Ether (akasha) is the fifth of the mahabhutas.  In science and perception, it is the space between the other elements, it is that in which the other elements reside.  It is to some degree, the critical element of how we are able to perceive the other elements.  I find focusing on the Anusara alignment principle of “open to grace” is the best way to experience the element of ether in myself.  By softening, opening, and inviting spaciousness, I can better experience the subtle elements and appreciate how it is that I experience them.

The subtle elements or the panca tanmattras are smell (gandha), taste (rasa), form (rupa), touch (sparsa), and sound (sabda).  The subtle elements are not what we sense (which is composed of the mahabhutas) nor are the tanmattras our sense organs.  Rather the tanmattras are, as it were, the space in which perceptions arise, the ability to be perceived.

The next sets of elements are the panca karmendriyas, the organs of locomotion, which correspond to how we physically move, digest, and change in the physical world, and the panca jnanendriyas, the organs of perception or cognition, which correspond to our sense organs themselves.  Our movement in and perception of the world bridges the physical elements, the perceptability of the physical world, and ourselves as physical beings, beings who move in the physical world, and beings who perceive the physical world.  All of this, I think of as needing space or residing in space.  As I consciously think of space giving a place for the world, my movement in it, and my perception of it, I become more conscious of consciousness.  The physical practice of “opening to grace” and experiencing the element akasha makes possible for me in my practice knowing or experiencing a greater consciousness.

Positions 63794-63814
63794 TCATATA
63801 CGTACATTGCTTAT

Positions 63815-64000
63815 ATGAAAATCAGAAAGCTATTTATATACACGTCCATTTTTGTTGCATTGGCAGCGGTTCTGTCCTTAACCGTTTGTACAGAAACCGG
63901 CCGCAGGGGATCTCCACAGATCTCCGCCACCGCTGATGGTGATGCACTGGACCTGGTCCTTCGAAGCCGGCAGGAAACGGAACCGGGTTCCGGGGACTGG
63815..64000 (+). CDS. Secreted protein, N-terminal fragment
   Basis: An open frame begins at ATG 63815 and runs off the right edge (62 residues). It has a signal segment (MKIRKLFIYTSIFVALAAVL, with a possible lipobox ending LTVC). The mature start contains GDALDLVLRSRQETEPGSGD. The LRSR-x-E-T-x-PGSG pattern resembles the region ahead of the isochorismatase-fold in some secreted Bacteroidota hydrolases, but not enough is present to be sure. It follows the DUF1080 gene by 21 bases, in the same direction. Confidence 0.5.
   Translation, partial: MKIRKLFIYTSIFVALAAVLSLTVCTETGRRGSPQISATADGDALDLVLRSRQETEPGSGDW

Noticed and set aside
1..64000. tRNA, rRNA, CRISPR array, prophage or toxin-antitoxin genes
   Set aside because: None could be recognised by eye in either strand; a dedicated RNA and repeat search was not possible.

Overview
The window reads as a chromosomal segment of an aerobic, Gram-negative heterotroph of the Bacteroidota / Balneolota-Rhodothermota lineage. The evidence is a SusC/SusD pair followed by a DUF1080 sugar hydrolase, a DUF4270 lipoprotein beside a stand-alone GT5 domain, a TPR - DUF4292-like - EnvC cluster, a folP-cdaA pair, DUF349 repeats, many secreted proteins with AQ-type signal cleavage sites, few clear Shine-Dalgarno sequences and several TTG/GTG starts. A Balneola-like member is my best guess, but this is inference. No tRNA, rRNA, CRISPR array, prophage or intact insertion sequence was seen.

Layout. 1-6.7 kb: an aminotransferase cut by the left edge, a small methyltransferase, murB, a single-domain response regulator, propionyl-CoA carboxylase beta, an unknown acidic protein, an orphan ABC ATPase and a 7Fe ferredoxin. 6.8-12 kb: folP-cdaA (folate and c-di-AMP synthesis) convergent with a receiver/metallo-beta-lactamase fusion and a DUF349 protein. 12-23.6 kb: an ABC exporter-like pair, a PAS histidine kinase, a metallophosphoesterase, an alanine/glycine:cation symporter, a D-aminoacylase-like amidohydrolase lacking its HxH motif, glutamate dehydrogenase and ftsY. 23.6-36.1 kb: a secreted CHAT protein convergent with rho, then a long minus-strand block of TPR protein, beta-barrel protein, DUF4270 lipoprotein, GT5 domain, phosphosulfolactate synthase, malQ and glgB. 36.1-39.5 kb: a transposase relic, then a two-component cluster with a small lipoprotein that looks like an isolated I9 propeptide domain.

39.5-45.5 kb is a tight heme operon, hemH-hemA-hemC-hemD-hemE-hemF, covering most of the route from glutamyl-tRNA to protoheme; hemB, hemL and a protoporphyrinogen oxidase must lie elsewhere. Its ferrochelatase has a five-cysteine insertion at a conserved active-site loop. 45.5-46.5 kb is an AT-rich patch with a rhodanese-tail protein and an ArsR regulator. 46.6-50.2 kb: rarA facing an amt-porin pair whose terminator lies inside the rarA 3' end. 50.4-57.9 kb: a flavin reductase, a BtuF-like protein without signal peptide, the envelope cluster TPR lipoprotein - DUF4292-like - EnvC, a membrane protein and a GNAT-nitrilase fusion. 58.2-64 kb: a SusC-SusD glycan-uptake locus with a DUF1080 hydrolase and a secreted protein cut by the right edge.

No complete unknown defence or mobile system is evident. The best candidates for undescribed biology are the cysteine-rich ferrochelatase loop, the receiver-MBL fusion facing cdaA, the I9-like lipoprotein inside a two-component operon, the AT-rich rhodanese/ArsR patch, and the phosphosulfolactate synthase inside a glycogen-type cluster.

To start discovering your own understanding of akasha, try this meditation:  listen to the sounds beyond the room without trying to analyze or change them.  Appreciate how far in space your senses and consciousness can be.  Then bring your attention into the room and hear the sounds in the room.  Then open your ears to the sounds within you — your heart beat, your breath.  Then open to all the sounds (don’t try to change or analyze them), both those physically far away and those within your own body, and be aware of them as all residing within your own consciousness.  Appreciate that your consciousness is as spacious as the world around you and within you.  Rest in the space of consciousness.

See whether spending a few minutes using this meditation technique helps you when your day has gotten too busy with work, errands, family or other demands.  I find it very helpful.

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Ardha, Kama, Dharma, Moksha

Friday, when I was traveling through New York City on my way home from a business trip, I detoured to the Metropolitan to see the Walker Evans’ postcards and the Bonnard, Late Interiors.  The curator chose this quote to inform the viewing of the paintings:  “Material concerns and worries about the future are troubling me a lot, and I’m afraid that painting may abandon me because of a lack of mental freedom.”  Pierre Bonnard to Henri Matisse, September 1940.

The quote made me think of the yoga principles of ardha, kama, dharma, moksha. In classical yoga, in order to reach liberation (moksha), we need to have our material life — how we eat, consume, dwell, etc. (ardha), our love and relationships (kama), and our work/life path (dharma), in right order.  From a tantric perspective, when ardha, kama, and dharma are aligned so that mind, body, and spirit are united in our day to day being, then we are living liberated — jivan mukti (moksha).